To finish off the evening there was, as always, a glass of wine and plenty of chat (and possibly some more cake!) Thanks to all those who provided the delicious goodies.

At our next meeting we will have a talk about scent dogs and their part in search and rescue.

This will be on March 15 at 7.30pm at the Sacred Heart Church hall in Walton Avenue, so please come along and join us. For more information, please email hotwi@oxfordshirewi.co.uk


THE annual meeting took place in the Hannen Room, Mill Green, on Wednesday, February 6.

Our president Frankie Macmillan gave a warm welcome to all.

Members of the committee were voted back into office for another year: Frankie Macmillan as president, Jan French as vice- president, Wendy Porter as treasurer, Pat Jones as secretary, Carol Evans as programme secretary and Gina Foden.

Pat then gave a detailed report on our talks and activities in 2018 featuring author Linda Fawke, actor Jonathan Fryer, swan upping with Sue Milton, the Women’s Army Auxiliary Corps, millinery, Catherine of Aragon and Anne Boleyn, a cookery demonstration and to the roof of Africa, Kilamanjaro.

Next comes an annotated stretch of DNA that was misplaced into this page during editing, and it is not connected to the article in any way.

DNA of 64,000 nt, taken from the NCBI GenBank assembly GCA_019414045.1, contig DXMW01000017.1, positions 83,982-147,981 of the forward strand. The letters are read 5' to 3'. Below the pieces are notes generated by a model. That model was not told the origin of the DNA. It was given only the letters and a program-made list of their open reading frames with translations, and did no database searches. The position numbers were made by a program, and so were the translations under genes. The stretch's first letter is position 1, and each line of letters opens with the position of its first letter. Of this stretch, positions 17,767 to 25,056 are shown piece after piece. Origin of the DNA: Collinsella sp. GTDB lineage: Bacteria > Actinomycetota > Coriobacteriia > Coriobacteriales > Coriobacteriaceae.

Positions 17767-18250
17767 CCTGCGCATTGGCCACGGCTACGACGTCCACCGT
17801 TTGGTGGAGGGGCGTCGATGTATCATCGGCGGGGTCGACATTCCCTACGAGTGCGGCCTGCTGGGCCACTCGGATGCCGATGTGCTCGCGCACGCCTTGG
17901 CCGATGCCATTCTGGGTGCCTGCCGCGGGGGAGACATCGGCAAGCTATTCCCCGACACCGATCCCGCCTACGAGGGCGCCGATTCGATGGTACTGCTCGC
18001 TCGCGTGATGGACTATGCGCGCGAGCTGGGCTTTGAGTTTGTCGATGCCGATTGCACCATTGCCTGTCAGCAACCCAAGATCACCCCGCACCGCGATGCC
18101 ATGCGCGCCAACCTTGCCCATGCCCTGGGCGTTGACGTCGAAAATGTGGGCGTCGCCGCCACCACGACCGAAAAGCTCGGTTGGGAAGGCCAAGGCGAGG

We also had an outing to Mottisfont, a garden party, a members’ evening and Christmas dinner.

Frankie then gave a report on our varied programme for this year and also thanked all members of the committee for their hard work.

The financial statement was presented and showed the accounts were in good order, although receipts were slightly down on the previous year. We will redress this in 2019, festival year.

Wendy was thanked for her hard work in keeping our finances in order.

Hilda Freeman kindly gave the vote of thanks to the president and committee.

Our guest speaker for the evening was John Fryer who gave a talk on Wargrave as it was and he had brought along two photographs showing the village pre-war.

His talk was informative, insightful and amusing and he spoke of a bygone age in Wargrave, from the characters he considered to be the greatest villagers to all the small businesses which flourished here.

John also spoke of how free the young people felt, disappearing for whole days on adventures and only reappearing for tea or supper.